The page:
You wake up in the morning, the soft sunshine filters through your curtains and the birds chirp their morning songs. Oh crap today is the day you meet Ashwin to go to the movies. Or is it? You think for a while and you’re pretty sure it is movie night so you crawl out of bed and drag yourself through the morning. You decide to mix things up and have breakfast before brushing your teeth, much to your mother’s dismay. Eventually, you’ve dressed yourself.

When were you meeting Ashwin again? You think on it and you’re pretty sure you two were supposed to meet at the movies at 6pm. Now that you’ve successfully remembered a time, you sit down in front of your TV and begin mindlessly channel flicking. Wait what?! Today’s the first day of the new football season?! You’ve become angry that you missed the first two games already. Your phone rings in the middle of your glorious football game viewing. It’s your partner and they’re wondering where you are and whether you had found any parking. You realised that you two had a lunch date planned and were supposed to meet at this new fluoro burger restaurant. You’re obviously late and there’s no way you would have gotten there in less than half an hour so you apologetically call off the lunch date.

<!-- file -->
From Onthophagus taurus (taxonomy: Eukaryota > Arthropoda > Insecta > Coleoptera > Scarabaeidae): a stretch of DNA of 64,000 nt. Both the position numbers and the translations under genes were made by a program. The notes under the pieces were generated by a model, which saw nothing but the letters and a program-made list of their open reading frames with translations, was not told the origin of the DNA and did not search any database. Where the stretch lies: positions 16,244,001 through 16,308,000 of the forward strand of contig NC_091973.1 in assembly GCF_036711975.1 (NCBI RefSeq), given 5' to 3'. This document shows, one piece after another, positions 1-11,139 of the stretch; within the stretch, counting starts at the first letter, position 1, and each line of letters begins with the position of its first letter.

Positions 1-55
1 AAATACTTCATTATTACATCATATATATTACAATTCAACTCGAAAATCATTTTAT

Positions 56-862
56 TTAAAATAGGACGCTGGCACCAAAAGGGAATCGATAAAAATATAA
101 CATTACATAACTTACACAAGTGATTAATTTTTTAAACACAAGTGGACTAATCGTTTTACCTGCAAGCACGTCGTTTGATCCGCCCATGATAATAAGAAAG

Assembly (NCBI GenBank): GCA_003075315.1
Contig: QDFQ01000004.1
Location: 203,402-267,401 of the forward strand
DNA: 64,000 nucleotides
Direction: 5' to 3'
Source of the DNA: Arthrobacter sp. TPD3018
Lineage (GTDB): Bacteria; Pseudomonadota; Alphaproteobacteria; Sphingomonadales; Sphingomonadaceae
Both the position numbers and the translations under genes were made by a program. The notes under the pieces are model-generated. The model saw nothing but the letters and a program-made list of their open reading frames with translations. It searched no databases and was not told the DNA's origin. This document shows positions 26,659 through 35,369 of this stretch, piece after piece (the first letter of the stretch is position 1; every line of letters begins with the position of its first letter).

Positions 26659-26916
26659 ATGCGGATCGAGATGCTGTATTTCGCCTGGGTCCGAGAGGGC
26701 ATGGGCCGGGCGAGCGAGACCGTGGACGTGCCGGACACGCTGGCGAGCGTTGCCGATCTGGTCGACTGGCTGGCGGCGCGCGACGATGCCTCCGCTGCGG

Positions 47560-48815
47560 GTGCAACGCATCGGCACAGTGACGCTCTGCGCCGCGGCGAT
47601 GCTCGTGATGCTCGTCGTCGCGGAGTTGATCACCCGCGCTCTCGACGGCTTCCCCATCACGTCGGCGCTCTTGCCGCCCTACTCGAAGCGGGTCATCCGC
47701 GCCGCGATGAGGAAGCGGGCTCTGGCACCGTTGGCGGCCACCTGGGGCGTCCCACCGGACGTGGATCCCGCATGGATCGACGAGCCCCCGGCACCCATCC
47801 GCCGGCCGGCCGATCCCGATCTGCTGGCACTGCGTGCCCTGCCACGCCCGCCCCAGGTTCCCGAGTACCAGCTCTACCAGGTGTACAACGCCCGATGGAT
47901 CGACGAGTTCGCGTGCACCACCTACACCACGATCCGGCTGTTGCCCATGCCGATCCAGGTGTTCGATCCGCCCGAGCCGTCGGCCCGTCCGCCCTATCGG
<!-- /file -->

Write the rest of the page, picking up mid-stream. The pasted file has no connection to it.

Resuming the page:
A couple of hours pass and you’ve decided it’s probably best if you leave now to get to the movies on time. You’re about to leave but you can’t find the car keys. Your mother tells you that your father took the car out to get it serviced and probably won’t be back any time soon. You’re now very cynical and resort to catching a bus to the movies but you will definitely be late. You send frantic messages to Ashwin explaining the situation but he doesn’t reply.

After getting off the bus, you make your way towards the movies and one of your friends sees you walking past from inside a cafe. She runs outside and ask you what took so long. You’re confused. You tell her you’re on your way to meet Ashwin at the movies and she looks at you. She is puzzled. She tells you that Ashwin is out of the country. You were supposed to meet her and some other friends at this cafe half an hour ago and bring a cake because it’s your other friend’s birthday meetup.

Great job, you d-bag.

Scenario 2

You plan your days and have a calendar so none of that bad stuff happens.